Chancellor Rishi Sunak has announced a new cash grant scheme for hospitality businesses in England under Tier 2 that are not legally forced to close but are nonetheless impacted by restrictions.
Funds will be made available for local authorities to distribute, but Sunak said there would be enough to give every premises in the hospitality, leisure and accommodation sectors a grant of up to £2,100 for every month they are in the Tier 2 ‘high' alert level.
This will also be retrospective and businesses in any area will be able to backdate their grants to August.
When originally announced, the Job Support Scheme – which will come into effect on 1 November – would see employers paying a third of their employees' wages for hours not worked, and required employers to be working 33% of their normal hours.
Today's announcement reduces the employer contribution to those unworked hours to 5%, and reduces the minimum hours requirements to 20%, so those working just one day a week will be eligible.
Sunak insisted that the government's regional tiered approach to coronavirus restrictions was the "right way to control the spread of the virus" but said he was "responding to changing circumstances" and that the government "will listen and respond to people's concerns as the situation demands".
He said it was clear that some businesses particularly in hospitality were open but struggling, facing "profound economic uncertainty" and required further support.
UKHospitality chief executive Kate Nicholls said: "This is a hugely generous package of support and very welcome news just when we needed it.
"The changes to the Job Support Scheme will help to safeguard hundreds of thousands of jobs and the grant support will provide a crucial lifeline for businesses struggling with low footfall and ongoing costs. It is excellent that the grant has been backdated to when the restrictions began to bite.
"This gives businesses a much-enhanced chance of being able to overcome the challenges and survive into 2021, so they can begin to recover next year and play a vital role in helping boost the economy. It is encouraging to see the government listening to and understanding the plight of hospitality, which is dire. We are pleased to see that the measures extend to hotels and B&Bs, too.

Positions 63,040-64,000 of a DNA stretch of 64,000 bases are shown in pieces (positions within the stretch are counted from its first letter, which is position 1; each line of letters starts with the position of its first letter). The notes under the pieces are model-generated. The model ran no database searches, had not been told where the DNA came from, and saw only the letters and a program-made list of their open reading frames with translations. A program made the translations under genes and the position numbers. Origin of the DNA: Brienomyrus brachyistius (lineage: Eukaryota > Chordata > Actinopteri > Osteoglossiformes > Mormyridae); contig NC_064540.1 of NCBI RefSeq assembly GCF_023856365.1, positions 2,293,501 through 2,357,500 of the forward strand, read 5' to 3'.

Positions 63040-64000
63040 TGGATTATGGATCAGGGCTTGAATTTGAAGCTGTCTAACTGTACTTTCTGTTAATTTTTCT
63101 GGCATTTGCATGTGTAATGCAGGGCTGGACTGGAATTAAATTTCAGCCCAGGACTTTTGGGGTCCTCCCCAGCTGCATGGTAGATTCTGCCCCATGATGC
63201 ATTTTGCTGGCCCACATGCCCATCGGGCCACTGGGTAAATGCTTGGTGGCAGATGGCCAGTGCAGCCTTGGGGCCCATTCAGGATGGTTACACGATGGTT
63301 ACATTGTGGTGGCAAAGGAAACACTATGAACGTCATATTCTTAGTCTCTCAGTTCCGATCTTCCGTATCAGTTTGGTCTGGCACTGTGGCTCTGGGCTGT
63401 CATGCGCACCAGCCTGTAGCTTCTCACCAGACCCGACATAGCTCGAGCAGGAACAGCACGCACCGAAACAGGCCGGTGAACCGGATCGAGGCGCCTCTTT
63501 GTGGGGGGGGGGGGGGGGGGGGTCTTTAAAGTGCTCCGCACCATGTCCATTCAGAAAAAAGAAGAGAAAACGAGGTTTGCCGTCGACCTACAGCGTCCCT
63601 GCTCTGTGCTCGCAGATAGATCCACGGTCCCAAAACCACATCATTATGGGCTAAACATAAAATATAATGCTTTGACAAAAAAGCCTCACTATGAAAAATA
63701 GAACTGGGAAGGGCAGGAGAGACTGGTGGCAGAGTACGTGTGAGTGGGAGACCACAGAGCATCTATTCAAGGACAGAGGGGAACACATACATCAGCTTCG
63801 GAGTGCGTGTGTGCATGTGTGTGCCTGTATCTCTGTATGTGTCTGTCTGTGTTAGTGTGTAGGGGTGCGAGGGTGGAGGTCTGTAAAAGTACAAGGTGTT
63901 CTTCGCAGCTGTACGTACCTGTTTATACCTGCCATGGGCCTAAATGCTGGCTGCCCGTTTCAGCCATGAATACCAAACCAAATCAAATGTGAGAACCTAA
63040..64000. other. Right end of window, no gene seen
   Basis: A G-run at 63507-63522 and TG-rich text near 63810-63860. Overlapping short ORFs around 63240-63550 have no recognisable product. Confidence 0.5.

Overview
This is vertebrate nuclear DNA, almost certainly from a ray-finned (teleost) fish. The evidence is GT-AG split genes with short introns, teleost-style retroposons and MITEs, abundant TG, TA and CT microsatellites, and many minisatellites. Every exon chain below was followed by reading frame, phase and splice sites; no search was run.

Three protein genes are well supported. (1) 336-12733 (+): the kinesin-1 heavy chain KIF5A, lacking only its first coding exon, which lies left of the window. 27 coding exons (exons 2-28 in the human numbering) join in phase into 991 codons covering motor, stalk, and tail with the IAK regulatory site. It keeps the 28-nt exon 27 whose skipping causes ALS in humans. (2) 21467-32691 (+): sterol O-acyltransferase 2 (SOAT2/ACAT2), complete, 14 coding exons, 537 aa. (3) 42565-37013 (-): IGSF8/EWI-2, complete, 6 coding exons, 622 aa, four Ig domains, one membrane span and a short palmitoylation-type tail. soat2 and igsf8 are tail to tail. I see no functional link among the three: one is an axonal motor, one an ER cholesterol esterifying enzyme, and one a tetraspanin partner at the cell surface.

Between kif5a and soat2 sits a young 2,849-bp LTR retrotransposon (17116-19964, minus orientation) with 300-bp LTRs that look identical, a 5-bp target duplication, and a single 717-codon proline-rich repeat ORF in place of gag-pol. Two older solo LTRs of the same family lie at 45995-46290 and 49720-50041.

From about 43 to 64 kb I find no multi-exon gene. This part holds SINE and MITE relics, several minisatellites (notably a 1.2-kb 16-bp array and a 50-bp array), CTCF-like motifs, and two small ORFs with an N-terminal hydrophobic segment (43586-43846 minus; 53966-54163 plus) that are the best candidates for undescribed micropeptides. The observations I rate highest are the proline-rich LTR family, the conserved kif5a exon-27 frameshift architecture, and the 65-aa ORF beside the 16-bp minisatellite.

"It is important now that grants are processed as quickly as possible as businesses are on the brink after weeks of curfew and severe restrictions.
"There is still a long way to go and we will be in close contact with the government to make sure that our members, and the whole of hospitality, gets the support it needs and deserves. This is a significant step forward for us, though, and a hugely valuable lifeline for businesses to stay afloat and keep as many staff as possible in their jobs."
According to the real estate adviser Altus Group, 89 council areas in England have now been classified as 'high' alert areas and a further 34 as 'very high' under the new tier system.
Altus analysis of government data suggests Tier 2 measures which include no households mixing indoors are adversely affecting trade at 11,798 pubs, nearly a third of all English pubs, as well as 46% of all English restaurants, 12,422 in total.
However, London Union founder Jonathan Downey said on Twitter that the measures were "far too little too late", sentiments echoed by night time economy adviser for Greater Manchester Sacha Lord, who said the supply chain had been "forgotten, ignored and hung out to dry".
When asked about the impact on the hospitality supply chain, Sunak said the Tier 2 grant system will include a 5% top-up for local authorities which they can use at their own discretion to support local businesses, such as those in the supply chain. He added that the JSS was not targeted "purely at the hospitality industry or indeed purely at businesses operating in tier 2 areas because we recognise the complexity of the supply chains", and that it would be available "for all businesses in all parts of the country, regardless of the sector they're in".
Joanne Taylor-Stagg, general manager of the Athenaeum hotel in London's Mayfair, tweeted that it was "a welcome announcement and a huge relief"; while managing director of the Vineyard Group Andrew McKenzie added: "This obviously won't please everyone but it will save jobs."
The chancellor also announced that the government's contribution to the incomes of self-employed people would double in the next round of self-employed income support, from 20% to 40% of people's incomes, with maximum grants of up to £3,750.
Several operators, including Stuart Proctor, chief operating officer of the Stafford Collection, and Xavier Rousset, co-founder of the Black Book wine bar in London's Soho, said that in the capital £2,100 a month wouldn't even "touch the sides". Rousset described it as "just a further distraction from the slow death of the hospitality industry".
Tom Brown, chef-patron of Cornerstone in Hackney Wick said the amount was "genuinely insulting" and only around seven to eight customers' worth of takings, having seen 100 cancellations this week.
He said: "But then again these are the same people who voted for no free meals for hungry children, so what do we expect."
Mohammad Paknejad, co-founder of Nutshell in Covent Garden, added: "What the government offered earlier today still falls short of what would be necessary to save viable businesses in one of the hardest hit sectors and the jobs of their employees. No other sector has faced so much government imposed restrictions; most of which are not even justifiable, with so little support."